Editors' pick

Red Hen

$$$$ ($15-$24)

Editorial Review

What’s not to love about Red Hen in Bloomingdale? At a recent dinner, “The Chew” co-host Carla Hall lighted up a coveted window table, pals had to remind me to share the saffron fettuccine with braised chicken and a shower of mustardy crumbs, and Sebastian Zutant, the resident wine wiz, announced that the wine he was introducing us to was “my favorite wine of the whole year.” (A sip of the orange Vino Costo from Spain hooked me, too.) In its early months, the smoke-perfumed retreat helmed by chef Michael Friedman poured on the salt. No more. Everything that lands on my table these days — lamb meatloaf sandwiched with smoked onions, halibut atop soft polenta and ginned up with grilled kale — makes me wish I lived closer to a kitchen that also combines chickpeas, lentils, salami and smoked mozzarella into a salad worthy of a food cover. The tie that binds, brilliantly: oregano vinaigrette. “Mom’s” pound cake, meanwhile, has me briefly considering a parent swap with the chef. Dominated by a central bar and an oak-fired hearth, the cozy Red Hen hires cool kids, one of whom, server Jared Barker, farms on the side and occasionally rewards regulars with his fabulous eggs. The restaurant sounds close to perfect, but it’s not; I’d go more often, but my ears won’t let me.

2013 Fall Dining Guide

2013 Fall Dining Guide
By Tom Sietsema
October 10, 2013

Orange wine? Anything co-owner Sebastian Zutant wants us to drink more of, count me in. Intriguing wines at user-friendly prices make this bustling newcomer in Bloomingdale worth crossing town for, but so, too, does the relaxed Italian cooking from Michael Friedman. Like Zutant, the chef is an alumnus of the wine-inclined Proof in Penn Quarter; their partner, Mike O'Malley, makes sure the dining room, accessorized with chicken art, runs smoothly.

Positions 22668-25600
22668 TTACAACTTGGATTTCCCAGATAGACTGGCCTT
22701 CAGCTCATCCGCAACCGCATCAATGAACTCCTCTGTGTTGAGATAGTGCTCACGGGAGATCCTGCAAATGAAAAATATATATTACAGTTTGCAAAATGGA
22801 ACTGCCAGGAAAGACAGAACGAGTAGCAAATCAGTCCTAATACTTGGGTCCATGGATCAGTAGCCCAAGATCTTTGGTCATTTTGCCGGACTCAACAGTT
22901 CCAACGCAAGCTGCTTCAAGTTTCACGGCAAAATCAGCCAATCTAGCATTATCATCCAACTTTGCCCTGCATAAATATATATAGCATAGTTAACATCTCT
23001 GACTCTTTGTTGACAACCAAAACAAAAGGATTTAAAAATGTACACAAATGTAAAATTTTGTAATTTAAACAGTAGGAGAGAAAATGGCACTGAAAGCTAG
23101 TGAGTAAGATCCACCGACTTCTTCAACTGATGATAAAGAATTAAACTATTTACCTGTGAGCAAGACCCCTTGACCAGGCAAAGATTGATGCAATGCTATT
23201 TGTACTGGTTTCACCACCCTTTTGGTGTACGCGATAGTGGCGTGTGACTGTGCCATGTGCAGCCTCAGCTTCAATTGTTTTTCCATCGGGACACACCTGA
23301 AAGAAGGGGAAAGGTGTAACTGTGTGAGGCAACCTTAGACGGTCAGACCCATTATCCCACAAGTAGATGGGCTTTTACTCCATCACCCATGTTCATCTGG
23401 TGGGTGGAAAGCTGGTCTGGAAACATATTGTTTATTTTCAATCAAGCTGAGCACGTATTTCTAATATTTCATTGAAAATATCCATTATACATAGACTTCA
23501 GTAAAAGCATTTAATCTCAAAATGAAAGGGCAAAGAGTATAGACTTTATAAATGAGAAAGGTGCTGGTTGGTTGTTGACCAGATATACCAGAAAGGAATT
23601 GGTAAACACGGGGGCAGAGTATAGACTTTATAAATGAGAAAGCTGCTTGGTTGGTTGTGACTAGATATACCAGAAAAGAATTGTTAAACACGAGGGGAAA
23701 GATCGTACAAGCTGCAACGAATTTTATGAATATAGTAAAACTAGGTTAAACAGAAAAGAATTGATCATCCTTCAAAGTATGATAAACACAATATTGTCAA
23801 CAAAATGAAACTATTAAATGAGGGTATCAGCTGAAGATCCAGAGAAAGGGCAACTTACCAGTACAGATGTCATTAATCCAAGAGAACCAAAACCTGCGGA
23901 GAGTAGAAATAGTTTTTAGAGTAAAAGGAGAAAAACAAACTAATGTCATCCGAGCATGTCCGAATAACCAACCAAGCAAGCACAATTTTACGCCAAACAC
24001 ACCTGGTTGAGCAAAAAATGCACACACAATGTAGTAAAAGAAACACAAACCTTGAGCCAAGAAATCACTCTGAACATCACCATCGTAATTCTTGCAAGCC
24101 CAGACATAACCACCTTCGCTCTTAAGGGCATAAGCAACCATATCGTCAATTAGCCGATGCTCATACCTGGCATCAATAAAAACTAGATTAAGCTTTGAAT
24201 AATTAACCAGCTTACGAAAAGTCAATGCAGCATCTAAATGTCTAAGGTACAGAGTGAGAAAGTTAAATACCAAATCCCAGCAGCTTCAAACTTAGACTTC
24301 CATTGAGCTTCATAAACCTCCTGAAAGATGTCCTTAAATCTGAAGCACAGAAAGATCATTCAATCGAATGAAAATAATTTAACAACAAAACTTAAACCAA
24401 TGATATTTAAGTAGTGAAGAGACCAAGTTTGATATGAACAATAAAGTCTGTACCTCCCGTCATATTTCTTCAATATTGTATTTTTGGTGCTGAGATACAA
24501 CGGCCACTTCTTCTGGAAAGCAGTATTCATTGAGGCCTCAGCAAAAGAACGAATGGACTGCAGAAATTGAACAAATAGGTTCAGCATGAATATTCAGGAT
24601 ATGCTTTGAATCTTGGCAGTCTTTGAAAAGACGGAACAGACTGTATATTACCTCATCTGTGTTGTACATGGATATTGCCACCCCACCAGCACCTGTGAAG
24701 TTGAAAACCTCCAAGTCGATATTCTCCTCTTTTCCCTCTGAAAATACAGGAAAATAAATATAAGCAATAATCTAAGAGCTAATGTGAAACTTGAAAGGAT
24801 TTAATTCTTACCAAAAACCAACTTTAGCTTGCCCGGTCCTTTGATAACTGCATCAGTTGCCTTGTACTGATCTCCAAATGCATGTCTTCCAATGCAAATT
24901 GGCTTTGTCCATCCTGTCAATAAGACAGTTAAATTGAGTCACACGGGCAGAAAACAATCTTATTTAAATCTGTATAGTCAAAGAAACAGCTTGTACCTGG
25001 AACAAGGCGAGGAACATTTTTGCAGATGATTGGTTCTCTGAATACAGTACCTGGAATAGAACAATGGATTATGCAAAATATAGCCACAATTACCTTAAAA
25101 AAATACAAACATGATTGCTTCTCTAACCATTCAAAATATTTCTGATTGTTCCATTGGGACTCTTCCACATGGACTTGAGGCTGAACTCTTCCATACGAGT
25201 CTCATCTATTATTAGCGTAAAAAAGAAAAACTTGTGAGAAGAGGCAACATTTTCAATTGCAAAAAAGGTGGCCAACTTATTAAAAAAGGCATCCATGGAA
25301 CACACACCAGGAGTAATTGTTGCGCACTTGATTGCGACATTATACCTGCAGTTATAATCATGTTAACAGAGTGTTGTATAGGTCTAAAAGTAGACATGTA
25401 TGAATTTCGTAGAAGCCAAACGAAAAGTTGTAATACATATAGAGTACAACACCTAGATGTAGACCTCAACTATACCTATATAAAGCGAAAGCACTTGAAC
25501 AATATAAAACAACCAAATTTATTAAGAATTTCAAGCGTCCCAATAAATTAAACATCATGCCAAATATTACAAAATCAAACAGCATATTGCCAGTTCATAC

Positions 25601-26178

Seasonal salads and crostini make good first impressions; smoked ricotta drizzled with truffle honey goes down as easily on toasted bread as chicken liver with fresh thyme and Parmesan. Forge on with pasta, maybe something hearty such as creste di gallo combined with braised duck, mushrooms and black olives. (Italian speakers should pick up on the wit; the pasta is shaped like a rooster's crest.)

Scallops enriched with seemingly a stick of butter reveal a chef who can get carried away at times; Friedman is also liberal with salt. And as much as I love all the wood -- the oak-stoked kitchen hearth is mesmerizing, the furniture crafted from canella handsome -- Red Hen's hard surfaces create a boombox.

Worth crowing about: roast leg of lamb sandwiched with broccoli rabe and saffron mayonnaise on crisp bread, and servers who act like neighbors in part because most live close by.